I've got used to 'training' nurses and doctors to take BP on my legs and blood from my feet over the years. It's amazing how many have never done it!
I'm afraid I can't say I've found either surgeons or oncologists particularly knowledgeable about lymphoedema. I get the impression that if it isn't operable or there isn't a drug for it, they're not terribly interested. (Perhaps things are changing....?)
I've just got up (Monday morning!) and I feel I need to add some more. Cherub - I am really quite concerned for you. I can't believe your surgeon and onc feel that using your 'bad' arm is a good idea, as it flies in the face of accepted good practice for avoidance of, and research into, known triggers for lymphoedema. I'm really pleased you have had no problems so far, but I do feel it is tempting fate to carry on.
I have had my arm used frequently without problems as the veins on my good side are now useless and I suffered a chemo burn to the back of my hand 12 months ago, meaning that can't be used for anything either. I have had bloods taken, blood pressure done (although I find this uncomfortable), the injections for the MUGA scans and most of my Herceptin done on my "bad" side. The surgeon I am under does not believe there is enough concrete evidence to support the risks and when I spoke to the oncologists about it they said they felt the same (it was my onc who approved for my left arm to be used). The hard and fast rule of course is on no account is the bad side to be used for chemo treatments.
When I spoke to my BC nurse she said a lot of the surgeons think the evidence can be a bit circumstantial - sometimes women get asked if they had an injection or blood taken prior to the swelling and they reply yes. I am nearly 2 years post surgery and am very particular about keeping my arm exercised; I was told the easiest way to develop problems was not to do this and my surgeon told me he sees many women with swelling and mobility problems who didn't do the physio. My BC nurse's mum had surgery in the days before women were told to exercise and she apparently has lymphodoema problems and poor mobility.
Hi there lilacblushes and magsi
The lymphoedema support network (LSN) have been selling armbands similar to identity bracelets worn when in hospital. A pack of these are quite reasonably priced, but obviously you don't want to wear one of those all the time on the off-chance you may need it!
As a member of the LSN, I have been issued with a card (the same size as a credit card) saying that I have the condition and to leave the affected limbs alone. A similar one stating that you are at risk of it and that the same precautions should be applied would be a good idea although I've found that although bcns and lymphoedema nurses are well aware of the dangers, other health professionals are not nearly so well-informed and in the past have attempted to convince me that anything they did with that arm would be perfectly safe.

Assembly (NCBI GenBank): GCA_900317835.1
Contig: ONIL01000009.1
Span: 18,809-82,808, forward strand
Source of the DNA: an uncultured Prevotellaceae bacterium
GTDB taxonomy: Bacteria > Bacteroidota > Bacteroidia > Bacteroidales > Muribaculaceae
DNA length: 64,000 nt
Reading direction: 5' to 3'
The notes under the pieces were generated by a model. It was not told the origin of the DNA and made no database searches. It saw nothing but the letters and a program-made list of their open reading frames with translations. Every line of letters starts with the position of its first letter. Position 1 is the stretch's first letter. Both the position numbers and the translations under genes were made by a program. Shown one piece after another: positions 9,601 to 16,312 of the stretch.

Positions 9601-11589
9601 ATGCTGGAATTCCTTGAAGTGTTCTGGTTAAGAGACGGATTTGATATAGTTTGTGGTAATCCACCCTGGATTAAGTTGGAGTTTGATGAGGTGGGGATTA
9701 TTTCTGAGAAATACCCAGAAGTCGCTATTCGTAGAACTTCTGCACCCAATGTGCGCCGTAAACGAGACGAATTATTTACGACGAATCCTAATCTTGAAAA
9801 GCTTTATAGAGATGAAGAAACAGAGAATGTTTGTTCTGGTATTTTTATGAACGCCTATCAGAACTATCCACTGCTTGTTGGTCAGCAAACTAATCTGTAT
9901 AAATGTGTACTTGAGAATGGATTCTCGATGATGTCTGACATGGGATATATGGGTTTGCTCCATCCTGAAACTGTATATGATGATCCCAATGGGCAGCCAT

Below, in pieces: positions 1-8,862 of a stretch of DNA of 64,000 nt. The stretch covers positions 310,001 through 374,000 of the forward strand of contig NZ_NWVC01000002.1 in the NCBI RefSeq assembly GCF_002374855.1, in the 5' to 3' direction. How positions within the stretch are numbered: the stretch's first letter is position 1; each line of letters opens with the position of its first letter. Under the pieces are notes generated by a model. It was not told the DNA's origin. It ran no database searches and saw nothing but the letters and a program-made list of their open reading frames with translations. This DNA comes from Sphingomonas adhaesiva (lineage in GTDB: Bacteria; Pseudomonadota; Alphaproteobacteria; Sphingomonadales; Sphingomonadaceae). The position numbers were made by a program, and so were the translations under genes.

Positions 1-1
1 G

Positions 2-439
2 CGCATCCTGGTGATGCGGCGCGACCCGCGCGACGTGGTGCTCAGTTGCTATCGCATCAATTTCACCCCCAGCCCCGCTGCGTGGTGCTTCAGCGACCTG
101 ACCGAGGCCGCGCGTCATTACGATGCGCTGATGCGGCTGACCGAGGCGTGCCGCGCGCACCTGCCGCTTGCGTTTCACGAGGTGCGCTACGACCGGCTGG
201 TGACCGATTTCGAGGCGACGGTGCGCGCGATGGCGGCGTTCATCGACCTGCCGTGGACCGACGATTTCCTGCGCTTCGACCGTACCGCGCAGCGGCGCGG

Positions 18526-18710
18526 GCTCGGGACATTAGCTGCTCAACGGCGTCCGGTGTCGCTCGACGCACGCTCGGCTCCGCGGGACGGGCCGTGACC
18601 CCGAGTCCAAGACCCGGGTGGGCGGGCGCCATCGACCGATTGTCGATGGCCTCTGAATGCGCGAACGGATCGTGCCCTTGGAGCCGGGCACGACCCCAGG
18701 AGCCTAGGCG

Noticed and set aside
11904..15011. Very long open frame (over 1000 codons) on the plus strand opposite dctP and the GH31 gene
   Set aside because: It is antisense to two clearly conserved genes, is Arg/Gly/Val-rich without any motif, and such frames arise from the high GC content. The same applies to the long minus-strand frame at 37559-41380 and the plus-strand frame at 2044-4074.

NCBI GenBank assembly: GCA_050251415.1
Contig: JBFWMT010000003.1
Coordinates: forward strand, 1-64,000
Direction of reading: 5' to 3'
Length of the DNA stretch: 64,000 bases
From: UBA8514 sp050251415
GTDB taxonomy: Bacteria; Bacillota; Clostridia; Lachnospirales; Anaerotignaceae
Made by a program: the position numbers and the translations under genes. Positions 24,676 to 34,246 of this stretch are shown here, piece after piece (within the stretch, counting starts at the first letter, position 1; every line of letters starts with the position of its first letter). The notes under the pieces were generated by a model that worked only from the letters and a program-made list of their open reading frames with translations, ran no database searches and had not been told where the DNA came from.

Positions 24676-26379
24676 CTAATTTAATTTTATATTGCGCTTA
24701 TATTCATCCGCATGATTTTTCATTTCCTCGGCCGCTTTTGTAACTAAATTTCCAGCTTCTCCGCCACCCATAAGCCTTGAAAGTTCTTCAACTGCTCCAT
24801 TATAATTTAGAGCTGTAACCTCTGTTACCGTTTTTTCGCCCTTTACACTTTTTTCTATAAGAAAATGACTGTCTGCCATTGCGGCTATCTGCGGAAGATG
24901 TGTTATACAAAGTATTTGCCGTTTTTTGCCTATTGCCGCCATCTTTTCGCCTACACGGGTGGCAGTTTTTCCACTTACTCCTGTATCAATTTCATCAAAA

It's a worry, I admit - all the time we are conscious we can stand our ground and make sure they use the other arm, or a leg, or even the neck or groin, depending on the procedure, but if we're having a general anaesthetic we're incredibly vulnerable.
I hope the moderator will allow this info to stay. There are so few places in our country who do this stuff:
They are available from The Lymphoedema Support Network.
Tel: 020 7351 0990
or : 020 7351 4480
Or write to:-
Lymphoedema Support Network
St. Lukes Crypt
Yes I had also thought about it but not done anything about it!!!
Shouldn't medi-tags be provided free on the NHS if there is a risk of lymphodemia? Prevention being better than cure.
Perhaps I'll also have to go down the birthday route but another 5 months to wait in my case - so have to take even greater care where buses are concerned 🙂
Just wondered if anyone else has considered getting a medi-tag to warn medics that they are at risk of lymphodemia? Someone mentioned about carrying a card in their purse stating that no needles or whatever should be used on their at risk arm ... but quite often I go out without my bag or purse so thought a medi-tag might be a good idea.
I've had a tentative look this morning and all the pretty jewellery costs a fortune.... possible birthday present idea for the family. Lets hope the proverbial bus does not run me over until after my b'day in August.
Opinions and ideas welcome